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by G. Christopher Williams

28 Oct 2009

There are also a few badly-scared champions of the formal or the classic mystery who think no story is a detective story which does not pose a formal and exact problem and arrange the clues around it with neat labels on them. Such would point out, for example, that in reading The Maltese Falcon no one concerns himself with who killed Spade’s partner, Archer (which is the only formal problem of the story) because the reader is kept thinking about something else. Yet in The Glass Key the reader is constantly reminded that the question is who killed Taylor Henry, and exactly the same effect is obtained; an effect of movement, intrigue, cross-purposes and the gradual elucidation of character, which is all the detective story has any right to be about anyway. The rest is spillikins in the parlor.
—Raymond Chandler, “The Simple Art of Murder”

In attempting to distinguish the hard boiled detective story from the kind of “parlor” detection of traditional British detective fiction, Raymond Chandler suggested that a distinct difference emerges in the interests of these two subgenres of mystery.  The latter “classic” form is concerned with solving a formal problem.  Hard boiled or American crime fiction is more concerned with setting a tone and resolving mysteries through movement, intrigue, cross-purposes, and the elucidation of character.  What this difference boils down to in practice is that detectives like Sherlock Holmes, Miss Marple, and Hercule Poirot become logicians that draw conclusions based on careful studies of evidence and formal problem solving all while sipping tea in the parlor.  Detectives like Philip Marlowe and Sam Spade don’t so much investigate by reasoning out solutions as much as they get their hands dirty by wading into the muck of the world that a crime takes place in in order to see what might shake out.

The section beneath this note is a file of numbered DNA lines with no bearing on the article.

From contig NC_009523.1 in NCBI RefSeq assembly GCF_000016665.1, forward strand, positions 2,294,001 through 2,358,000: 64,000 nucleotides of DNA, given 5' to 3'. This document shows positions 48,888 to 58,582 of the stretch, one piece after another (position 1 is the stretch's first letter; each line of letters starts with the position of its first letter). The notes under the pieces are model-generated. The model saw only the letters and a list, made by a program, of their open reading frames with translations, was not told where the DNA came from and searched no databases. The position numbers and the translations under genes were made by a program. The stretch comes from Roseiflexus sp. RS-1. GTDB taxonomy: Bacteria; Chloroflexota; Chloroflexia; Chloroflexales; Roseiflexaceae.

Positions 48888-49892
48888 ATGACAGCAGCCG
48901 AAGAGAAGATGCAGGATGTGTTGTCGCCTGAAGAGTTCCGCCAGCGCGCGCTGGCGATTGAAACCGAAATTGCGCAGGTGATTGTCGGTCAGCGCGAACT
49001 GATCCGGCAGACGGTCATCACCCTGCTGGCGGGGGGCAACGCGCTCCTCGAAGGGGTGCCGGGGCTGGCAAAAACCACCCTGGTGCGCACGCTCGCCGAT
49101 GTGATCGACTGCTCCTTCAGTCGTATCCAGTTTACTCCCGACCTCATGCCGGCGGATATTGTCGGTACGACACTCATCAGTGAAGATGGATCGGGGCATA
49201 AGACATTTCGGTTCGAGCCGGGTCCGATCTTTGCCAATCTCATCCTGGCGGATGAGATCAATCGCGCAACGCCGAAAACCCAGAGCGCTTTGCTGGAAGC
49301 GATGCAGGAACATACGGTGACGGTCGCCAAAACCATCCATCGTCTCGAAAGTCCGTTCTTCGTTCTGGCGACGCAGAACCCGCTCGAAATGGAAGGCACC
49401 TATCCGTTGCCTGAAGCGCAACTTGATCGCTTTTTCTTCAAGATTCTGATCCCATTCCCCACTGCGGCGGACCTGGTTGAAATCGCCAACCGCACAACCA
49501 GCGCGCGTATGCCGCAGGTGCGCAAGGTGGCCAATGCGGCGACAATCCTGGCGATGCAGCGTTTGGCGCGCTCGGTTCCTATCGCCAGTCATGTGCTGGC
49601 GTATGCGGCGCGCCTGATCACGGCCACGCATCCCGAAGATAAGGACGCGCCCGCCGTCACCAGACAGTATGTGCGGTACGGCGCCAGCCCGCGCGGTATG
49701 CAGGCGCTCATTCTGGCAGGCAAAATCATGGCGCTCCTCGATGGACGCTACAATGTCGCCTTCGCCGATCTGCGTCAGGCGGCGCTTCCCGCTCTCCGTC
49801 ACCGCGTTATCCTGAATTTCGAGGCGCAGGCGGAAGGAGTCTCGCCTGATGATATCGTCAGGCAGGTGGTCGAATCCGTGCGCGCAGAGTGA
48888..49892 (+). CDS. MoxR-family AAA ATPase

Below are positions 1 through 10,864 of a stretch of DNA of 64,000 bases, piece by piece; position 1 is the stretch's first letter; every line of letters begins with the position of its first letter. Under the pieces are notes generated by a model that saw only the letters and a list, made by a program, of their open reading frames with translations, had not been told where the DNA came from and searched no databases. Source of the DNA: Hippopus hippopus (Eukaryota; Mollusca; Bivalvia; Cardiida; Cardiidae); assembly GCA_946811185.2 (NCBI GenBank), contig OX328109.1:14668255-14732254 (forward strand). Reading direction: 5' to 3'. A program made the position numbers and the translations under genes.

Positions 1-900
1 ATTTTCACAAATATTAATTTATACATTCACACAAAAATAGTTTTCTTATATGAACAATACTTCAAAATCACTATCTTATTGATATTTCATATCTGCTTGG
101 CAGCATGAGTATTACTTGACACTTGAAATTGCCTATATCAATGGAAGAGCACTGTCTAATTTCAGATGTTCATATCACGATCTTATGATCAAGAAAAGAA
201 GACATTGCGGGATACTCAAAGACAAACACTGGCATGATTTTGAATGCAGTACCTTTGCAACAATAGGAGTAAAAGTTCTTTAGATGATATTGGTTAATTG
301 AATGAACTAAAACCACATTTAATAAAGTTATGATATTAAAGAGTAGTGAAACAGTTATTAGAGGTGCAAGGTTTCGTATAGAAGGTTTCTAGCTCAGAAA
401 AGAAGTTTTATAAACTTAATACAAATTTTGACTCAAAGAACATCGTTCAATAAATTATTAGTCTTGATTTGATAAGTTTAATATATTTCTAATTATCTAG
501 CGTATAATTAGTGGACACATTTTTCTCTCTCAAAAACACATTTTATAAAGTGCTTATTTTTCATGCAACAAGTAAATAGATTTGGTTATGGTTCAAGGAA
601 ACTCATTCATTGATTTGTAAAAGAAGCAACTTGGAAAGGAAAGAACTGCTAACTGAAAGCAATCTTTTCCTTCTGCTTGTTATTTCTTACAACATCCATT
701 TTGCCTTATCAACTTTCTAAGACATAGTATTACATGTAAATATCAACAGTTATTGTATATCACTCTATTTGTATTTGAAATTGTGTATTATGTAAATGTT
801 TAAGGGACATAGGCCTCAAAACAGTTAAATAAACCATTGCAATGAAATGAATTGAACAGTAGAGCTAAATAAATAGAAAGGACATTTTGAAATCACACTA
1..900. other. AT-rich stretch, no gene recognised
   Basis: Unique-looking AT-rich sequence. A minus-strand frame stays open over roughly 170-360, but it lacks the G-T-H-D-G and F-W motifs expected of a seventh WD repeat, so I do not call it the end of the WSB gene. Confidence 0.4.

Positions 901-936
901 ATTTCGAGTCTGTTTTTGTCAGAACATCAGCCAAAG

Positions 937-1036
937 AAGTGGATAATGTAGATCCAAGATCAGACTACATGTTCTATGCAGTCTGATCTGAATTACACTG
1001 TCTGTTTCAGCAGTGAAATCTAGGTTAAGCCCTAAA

The British detective is brilliant, insightful, and driven by logic.  The American detective is persistent.

by Tyler Gould

28 Oct 2009

This song is brand new, taped from the audience with surprisingly good fidelity at the NBC Experience Store.

by AJ Ramirez

28 Oct 2009

Question: What happens when you put members of the Stooges and the MC5—two of the rawest, most powerful bands of their day—in a band together?  You end up with the five minutes of sustained awesomeness that is “City Slang”.

Sonic’s Rendezvous Band featured drummer Scott Asheton and guitarist Fred “Sonic” Smith from the aforementioned Detroit protopunk groups.  After those ensembles imploded in the early 1970s, Smith assembled the band and cut “City Slang”.  Due to internal band tension, the planned b-side “Electrophonic Tonic” was pulled prior to the single’s 1978 release.  But in a maneuver of sheer ballsy simplicity, the group remedied the situation by simply placing “City Slang” on both sides of vinyl, in mono and stereo version.